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Back in April 2018, our Essentials members got a special edition of Clipse’s 2002 debut LP, Lord Willin’. And now, to celebrate the 15th anniversary of their sophomore album, Hell Hath No Fury is our November Hip-Hop Record of the Month. In case you’re new to Clipse — or an old fan using this excuse to remember the group’s other releases — here’s a primer on the best releases from the Thornton brothers.
Gridlocked in a holding pattern with Jive, their next album in label switch purgatory, the brothers Thornton recruited Philadelphia heavyweights Sandman and Ab-Liva to form the Re-Up Gang. Flanked by Clinton Sparks, the We Got It 4 Cheap Series spawned two volumes within a year, with a third arriving three years later. A decade later, the second installment reigns supreme as the Re-Up spend an hour thriving and thrilling with messianic coke rap over any and every industry standard. What you see is what you get: every pot, stove, thread and angle of dope dealing. There are case studies of running a niche dry, and there’s the Clipse in untouchable mixtape form: They are the niche, and the Re-Up Gang is invention from frustration.
Clipse’s return to studio-album form arrived in another certified classic that pushes their ethos even further into the seductive destruction that tears at everything they know. While they finally finagled out of the Jive situation, the rap game threatened to eat at them like the coke game did, resulting in even darker, razor-sharp precision. The Neptunes came back behind the boards, unafraid to take Push and Malice to rap’s sonic edges as the brothers took us to the edges of their existence. The paranoia’s more palpable, the splendor’s more frivolous and forgiveness may never come. If you must show someone what the mid-2000s was like for hip-hop at its most lavish and tormented, this is the definitive look into the hustler’s equilibrium.
You can get the VMP edition of this album, our November 2021 Hip-Hop Record of the Month, here.
After a third volume of WGI4C and another prelude mixtape, the Clipse returned for a victory lap in a race we didn’t know was seconds from ending. On the inside, the conscience continued to eat them alive while the drive to win begged them to push. How can they reconcile a legacy with the pain they’ve inflicted? Outside of the fantastic intro “Freedom,” where the brothers look themselves and their evils in the face, the rest of album dabbles in extended flex and flux, the Neptunes poppier presence throwing the formula off from the darkness they perfected. This Clipse effort is the lightest fare in the discography by a mile: brighter days on the horizon, bigger ways to ball out and bittersweet fanfare for the dope boys with the trap further in their rearview.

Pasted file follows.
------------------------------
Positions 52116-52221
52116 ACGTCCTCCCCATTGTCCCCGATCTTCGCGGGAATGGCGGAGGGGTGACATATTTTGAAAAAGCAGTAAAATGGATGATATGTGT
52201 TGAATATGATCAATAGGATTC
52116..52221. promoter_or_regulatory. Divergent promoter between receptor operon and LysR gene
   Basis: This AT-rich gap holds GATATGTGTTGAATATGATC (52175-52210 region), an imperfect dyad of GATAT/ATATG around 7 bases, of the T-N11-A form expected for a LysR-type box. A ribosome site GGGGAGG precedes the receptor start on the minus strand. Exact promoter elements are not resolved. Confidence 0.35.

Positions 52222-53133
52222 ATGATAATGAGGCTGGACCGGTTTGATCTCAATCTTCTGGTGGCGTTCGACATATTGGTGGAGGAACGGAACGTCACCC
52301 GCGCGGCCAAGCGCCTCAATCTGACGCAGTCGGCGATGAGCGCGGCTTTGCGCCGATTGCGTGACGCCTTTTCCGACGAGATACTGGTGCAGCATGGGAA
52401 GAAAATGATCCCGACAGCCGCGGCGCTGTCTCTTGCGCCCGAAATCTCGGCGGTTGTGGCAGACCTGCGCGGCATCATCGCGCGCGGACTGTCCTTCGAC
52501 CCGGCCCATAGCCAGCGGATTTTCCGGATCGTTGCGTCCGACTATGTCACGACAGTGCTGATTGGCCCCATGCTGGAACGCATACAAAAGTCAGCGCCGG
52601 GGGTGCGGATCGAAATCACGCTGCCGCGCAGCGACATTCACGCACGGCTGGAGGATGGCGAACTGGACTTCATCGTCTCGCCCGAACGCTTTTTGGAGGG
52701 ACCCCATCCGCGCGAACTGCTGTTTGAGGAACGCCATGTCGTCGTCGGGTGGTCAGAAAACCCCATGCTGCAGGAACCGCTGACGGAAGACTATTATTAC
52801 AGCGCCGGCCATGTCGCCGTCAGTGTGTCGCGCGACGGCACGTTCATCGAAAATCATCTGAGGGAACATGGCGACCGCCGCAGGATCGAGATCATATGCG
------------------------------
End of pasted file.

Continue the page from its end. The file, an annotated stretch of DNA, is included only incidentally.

When King Push goes solo, pivoting to the G.O.O.D. Music factory he’d one day become president of, the superstar potential thrives best by returning to the darkness. This album paints Pusha T as reformer, survivor and renegade deep in the music industry; on classic single “Numbers on the Boards,” he quips: “...might reach back and relapse to wrappin’ up this raw.” When he takes us back to Virginia — where there wasn’t shit to do but cook — he remains as immersive and unforgiving as his entrance a decade prior. When he leans into poppier pastures, the results vary, but the dope boy impulse throbs beneath the bassline, like a legend with no issue reminding you where he’s come from and why he remains untouched.
In the same year his brother settled into the spotlight alone, Malice quietly returned to music with a solo album as a first step on the road to redemption. Adding the “No” to his name, the religious and Biblical implications throughout the Clipse catalog take center stage as No Malice reckons with the wickedness of his past while clearing the air around his relationships after the breakup. The production leaves plenty to be desired, sometimes even sounding drastically outdated, but when No Malice zones in, he conjures moments of past technical glory. Don’t miss “Shame the Devil,” the last trace of a Clipse song we have to this day.
Somehow, approaching 40 and almost two decades in the game, Pusha T can still spin a crack song unlike none other in his class. While the shtick is far from original by now, he continues to excel with some of the darkest instrumentals of the time. When a man describes himself as the “L. Ron Hubbard of the cupboard,” you wonder why he’s yet to be dethroned from his niche. Ab-Liva reappears, Jill Scott gives a phenomenal hook, even Beanie Sigel comes through for a thunderous guest effort. (We’re still waiting on the final product this album was the prelude to, suffering through endless pushbacks and occasional singles.)
The story goes: when Pusha went to Hawaii to work on the My Beautiful Dark Twisted Fantasy sessions, Kanye West told him to add “more douchebag” into his verse every time he approached with a rewrite. Four tries later, the most stellar display of assholish design was committed to wax, to live on as a crowning achievement for Pusha T’s guest work. In one of Kanye’s riskiest artistic leaps — a nine-minute single bookended by three minutes of distorted Auto-Tune wailing — it’d be nothing without Push playing the bad guy he was being in real time. It’s the pinnacle of ego, luxury and selfishness; all territory the Clipse have explored before, but peaked in a way you cannot ignore.
Michael Penn II (aka CRASHprez) is a rapper and a former VMP staff writer. He's known for his Twitter fingers.
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